SEARCH HOME Math Central Quandaries & Queries  Question from Guy: from an earlier post re; lampshade from a cone Being math ignorant I cannot figure out how this equation makes sense $\frac{2\pi \times 33 - 2\pi \times 20}{2\pi \times 33} = \frac{13}{33}$ imagine these as fractions multiplied by 360 to calculate a section of a circle to form a cone Thx Hi Guy,

In the diagram below from our earlier post you want to cut along the lines $QP$ and $RP,$ discard the pink piece and roll up the green piece to form the lamp shade. To complete the construction you need to know the measure of the angle $QSR.$ To determine this angle you need to use the symmetry of the circle and make a calculation.

Suppose the calculations earlier in this question had led you conclude that the distance from $Q$ to $R,$ counterclockwise around the circle is $\large \frac{3}{4}$ of the circumference of the circle. Thus the distance from $R$ to $Q,$ measured counter clock wise around the circle is $1 - \large \frac{3}{4} \normalsize = \large \frac{1}{4}$ of the circumference of the circle. In this case the symmetry of the circle leads us to conclude that the measure of the angle $QSR$ is $\large \frac{1}{4}$ of $360^{o}.$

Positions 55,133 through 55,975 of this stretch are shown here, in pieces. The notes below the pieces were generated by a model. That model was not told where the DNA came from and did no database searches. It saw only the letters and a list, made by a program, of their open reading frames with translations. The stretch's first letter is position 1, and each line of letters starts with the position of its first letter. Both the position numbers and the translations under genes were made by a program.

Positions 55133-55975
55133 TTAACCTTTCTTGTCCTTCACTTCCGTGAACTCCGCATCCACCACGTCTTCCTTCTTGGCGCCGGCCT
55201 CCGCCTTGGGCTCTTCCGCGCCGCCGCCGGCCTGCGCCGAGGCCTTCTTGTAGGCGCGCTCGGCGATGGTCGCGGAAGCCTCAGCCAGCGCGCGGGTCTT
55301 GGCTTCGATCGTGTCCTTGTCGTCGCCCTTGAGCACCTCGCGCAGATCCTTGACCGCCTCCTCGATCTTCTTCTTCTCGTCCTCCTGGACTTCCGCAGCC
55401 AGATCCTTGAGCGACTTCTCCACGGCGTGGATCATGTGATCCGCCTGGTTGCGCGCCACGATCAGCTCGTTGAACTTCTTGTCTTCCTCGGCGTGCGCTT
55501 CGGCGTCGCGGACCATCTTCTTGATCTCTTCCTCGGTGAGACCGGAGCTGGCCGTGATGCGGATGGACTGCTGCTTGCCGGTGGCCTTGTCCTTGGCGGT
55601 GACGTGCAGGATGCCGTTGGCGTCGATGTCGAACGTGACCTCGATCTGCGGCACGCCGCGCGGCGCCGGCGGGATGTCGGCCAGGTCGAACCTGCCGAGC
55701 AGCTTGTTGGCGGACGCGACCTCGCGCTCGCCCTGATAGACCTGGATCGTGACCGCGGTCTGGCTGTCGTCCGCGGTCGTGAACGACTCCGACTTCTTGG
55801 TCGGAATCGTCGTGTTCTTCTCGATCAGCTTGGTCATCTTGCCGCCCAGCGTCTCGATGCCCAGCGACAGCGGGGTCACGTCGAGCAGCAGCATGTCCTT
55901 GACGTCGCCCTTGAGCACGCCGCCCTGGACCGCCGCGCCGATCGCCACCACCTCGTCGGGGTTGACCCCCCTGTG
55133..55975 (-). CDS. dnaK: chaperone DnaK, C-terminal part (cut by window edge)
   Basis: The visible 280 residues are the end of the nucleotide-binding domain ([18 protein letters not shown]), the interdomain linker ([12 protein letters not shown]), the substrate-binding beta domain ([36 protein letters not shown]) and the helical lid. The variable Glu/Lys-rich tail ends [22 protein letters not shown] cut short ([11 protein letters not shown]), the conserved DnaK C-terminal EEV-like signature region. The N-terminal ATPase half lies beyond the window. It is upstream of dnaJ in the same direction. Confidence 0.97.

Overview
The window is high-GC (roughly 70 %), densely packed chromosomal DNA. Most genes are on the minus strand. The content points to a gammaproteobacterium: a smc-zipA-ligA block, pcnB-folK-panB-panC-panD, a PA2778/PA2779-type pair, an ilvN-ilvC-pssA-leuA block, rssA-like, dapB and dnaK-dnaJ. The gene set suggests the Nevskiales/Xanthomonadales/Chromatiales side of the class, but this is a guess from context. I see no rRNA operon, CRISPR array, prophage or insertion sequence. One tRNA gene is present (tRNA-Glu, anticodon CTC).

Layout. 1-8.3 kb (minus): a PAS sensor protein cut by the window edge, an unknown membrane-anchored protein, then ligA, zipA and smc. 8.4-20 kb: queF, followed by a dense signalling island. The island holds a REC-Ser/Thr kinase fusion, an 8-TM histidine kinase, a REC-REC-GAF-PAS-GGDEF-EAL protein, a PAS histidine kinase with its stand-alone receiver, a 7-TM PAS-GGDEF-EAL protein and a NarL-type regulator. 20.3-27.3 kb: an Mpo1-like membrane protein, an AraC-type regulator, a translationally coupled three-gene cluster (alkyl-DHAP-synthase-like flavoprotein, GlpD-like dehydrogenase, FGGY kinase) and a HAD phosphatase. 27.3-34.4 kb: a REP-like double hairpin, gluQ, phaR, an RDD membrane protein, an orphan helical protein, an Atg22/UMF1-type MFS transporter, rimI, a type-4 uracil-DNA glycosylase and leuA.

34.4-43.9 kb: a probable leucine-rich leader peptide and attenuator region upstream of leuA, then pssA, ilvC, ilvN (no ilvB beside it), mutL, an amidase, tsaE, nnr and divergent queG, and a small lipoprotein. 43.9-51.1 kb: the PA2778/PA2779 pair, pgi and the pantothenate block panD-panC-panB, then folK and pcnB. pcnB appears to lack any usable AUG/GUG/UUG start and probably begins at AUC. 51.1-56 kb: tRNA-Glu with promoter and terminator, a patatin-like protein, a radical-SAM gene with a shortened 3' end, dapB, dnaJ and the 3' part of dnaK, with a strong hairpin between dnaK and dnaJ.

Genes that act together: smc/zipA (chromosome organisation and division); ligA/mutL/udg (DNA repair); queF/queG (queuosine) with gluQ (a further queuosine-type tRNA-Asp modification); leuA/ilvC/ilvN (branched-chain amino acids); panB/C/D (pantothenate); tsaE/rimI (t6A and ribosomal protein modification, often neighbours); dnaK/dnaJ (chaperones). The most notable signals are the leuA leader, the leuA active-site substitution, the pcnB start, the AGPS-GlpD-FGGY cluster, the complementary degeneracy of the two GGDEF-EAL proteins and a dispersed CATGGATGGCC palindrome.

In the earlier question the distance from $Q$ to $R$ measured counterclockwise around the circle is $2 \pi \; \times 20$ cm and hence as a fraction of the circumference of the circle that's

$\frac{2\pi \; \times 20}{2\pi \; \times 33} = \frac{20}{33}.$

Thus the distance from $R$ to $Q$ measured counterclockwise as a fraction of the circumference of the circle is

$1 - \frac{20}{30} = \frac{13}{33}.$

Again by the symmetry of the circle the measure of the angle $QSR$ is $\large \frac{13}{33} \normalsize \times 360^o = 142^{o}.$

I hope this helps,
Penny     Math Central is supported by the University of Regina and The Pacific Institute for the Mathematical Sciences.